John Hastings III

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Andrew Lawrence
Posts: 53
Joined: Sat Jun 29, 2013 1:06 pm

John Hastings III

Post by Andrew Lawrence » Mon Mar 19, 2018 7:00 pm

This may come a bit late, but I've found out that John Hastings has passed away last year May 9th 2017. Some of you might recognize that last name as he was the last of the Hastings family who made Hastings gold leaf. I was able to meet him once as he self published a book on his families history and the history of gold leaf and the company (I have a few copies if anyone is interested).

When he was a teen he underwent an apprenticeship with the company and worked there for a number of years before they closed. Imagine that though, the son of a company undergoing an apprenticeship with their company. This is kind of baffling to me and gives me a deep respect for the ways of old. Instead of being a junior CEO he instead started out as an apprentice working alongside the other goldbeaters and cutters on the factory floor in order to learn the business. Rest in Peace.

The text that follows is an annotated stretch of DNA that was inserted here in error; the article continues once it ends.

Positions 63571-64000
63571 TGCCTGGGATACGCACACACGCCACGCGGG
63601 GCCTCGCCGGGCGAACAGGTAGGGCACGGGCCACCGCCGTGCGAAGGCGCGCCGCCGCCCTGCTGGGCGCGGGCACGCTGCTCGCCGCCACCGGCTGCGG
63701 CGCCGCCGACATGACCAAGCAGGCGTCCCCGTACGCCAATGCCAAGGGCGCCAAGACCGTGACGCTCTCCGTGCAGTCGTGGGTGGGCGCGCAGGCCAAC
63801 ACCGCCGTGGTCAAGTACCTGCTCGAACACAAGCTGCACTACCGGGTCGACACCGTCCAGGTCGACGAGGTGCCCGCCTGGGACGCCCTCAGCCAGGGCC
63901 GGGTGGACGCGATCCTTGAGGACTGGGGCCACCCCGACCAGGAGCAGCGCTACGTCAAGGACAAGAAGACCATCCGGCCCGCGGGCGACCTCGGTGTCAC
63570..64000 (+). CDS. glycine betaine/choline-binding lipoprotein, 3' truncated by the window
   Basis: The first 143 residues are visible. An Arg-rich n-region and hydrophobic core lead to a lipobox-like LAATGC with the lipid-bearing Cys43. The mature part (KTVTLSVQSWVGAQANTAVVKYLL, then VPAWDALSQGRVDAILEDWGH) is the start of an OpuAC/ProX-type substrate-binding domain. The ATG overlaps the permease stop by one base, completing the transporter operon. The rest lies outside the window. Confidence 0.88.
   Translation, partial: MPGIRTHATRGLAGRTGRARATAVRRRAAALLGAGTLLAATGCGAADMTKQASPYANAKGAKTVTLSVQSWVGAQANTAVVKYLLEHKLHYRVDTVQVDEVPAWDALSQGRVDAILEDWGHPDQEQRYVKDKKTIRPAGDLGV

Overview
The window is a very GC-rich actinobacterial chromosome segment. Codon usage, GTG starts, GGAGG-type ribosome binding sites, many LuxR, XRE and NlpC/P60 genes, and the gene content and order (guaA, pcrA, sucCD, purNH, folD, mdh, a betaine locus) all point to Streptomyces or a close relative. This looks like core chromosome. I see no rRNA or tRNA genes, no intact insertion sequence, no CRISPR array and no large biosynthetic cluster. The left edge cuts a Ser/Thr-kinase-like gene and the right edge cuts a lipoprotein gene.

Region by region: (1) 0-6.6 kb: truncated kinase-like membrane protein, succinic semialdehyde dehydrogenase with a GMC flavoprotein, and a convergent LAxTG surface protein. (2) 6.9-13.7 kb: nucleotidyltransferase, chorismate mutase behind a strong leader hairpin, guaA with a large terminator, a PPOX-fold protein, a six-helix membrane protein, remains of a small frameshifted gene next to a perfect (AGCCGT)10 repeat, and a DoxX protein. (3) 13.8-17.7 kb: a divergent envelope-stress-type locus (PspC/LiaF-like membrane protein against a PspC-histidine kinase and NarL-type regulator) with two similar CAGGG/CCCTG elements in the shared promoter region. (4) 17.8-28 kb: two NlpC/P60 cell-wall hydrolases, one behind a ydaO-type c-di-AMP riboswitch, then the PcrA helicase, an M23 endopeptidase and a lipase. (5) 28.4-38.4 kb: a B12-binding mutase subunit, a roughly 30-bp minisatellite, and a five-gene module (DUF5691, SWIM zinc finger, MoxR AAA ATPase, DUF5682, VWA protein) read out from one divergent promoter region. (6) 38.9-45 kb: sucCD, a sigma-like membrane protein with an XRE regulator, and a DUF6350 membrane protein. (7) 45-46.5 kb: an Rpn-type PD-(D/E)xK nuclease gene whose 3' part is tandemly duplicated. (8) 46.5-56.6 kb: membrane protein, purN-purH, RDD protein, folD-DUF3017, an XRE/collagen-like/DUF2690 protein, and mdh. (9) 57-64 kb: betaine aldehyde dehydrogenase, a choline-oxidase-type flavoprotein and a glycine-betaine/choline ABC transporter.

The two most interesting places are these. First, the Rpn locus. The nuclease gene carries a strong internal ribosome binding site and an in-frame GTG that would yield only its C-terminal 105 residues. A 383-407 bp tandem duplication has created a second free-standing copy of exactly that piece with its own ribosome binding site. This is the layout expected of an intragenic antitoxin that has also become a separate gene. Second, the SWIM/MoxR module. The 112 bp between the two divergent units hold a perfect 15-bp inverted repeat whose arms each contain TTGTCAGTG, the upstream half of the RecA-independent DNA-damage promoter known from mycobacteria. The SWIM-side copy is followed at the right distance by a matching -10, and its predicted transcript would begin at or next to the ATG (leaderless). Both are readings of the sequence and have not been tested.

http://www.legacy.com/obituaries/philly ... =185390799

I saw him do a talk at the Book Club of California which is on youtube for you all to watch

https://www.youtube.com/watch?v=sf8t9zWj4xA&t=89s

Alex Sheldon
Posts: 14
Joined: Mon Jun 20, 2016 6:49 am
Location: Detroit, MI
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Re: John Hastings III

Post by Alex Sheldon » Thu Mar 22, 2018 8:57 am

That's sad to hear of the passing of John Hastings. After listening to this talk, it's clear that John had a vast understanding of the business and deep respect for the tradition of gold beating.

I was lucky enough to get a copy from Andrew and the book is worth it alone for the republishing of the Hastings "Gilders' Tips" booklet that appears in entirety. Reading this book gave me a greater understanding and respect for working with gold leaf. I had a general understanding that gold was beaten with hammers until it was thin, but this book gives a comprehensive look at the entire process of making gold leaf from acquiring bars from the US mint to the finished product between rouged papers in a gold leaf book.

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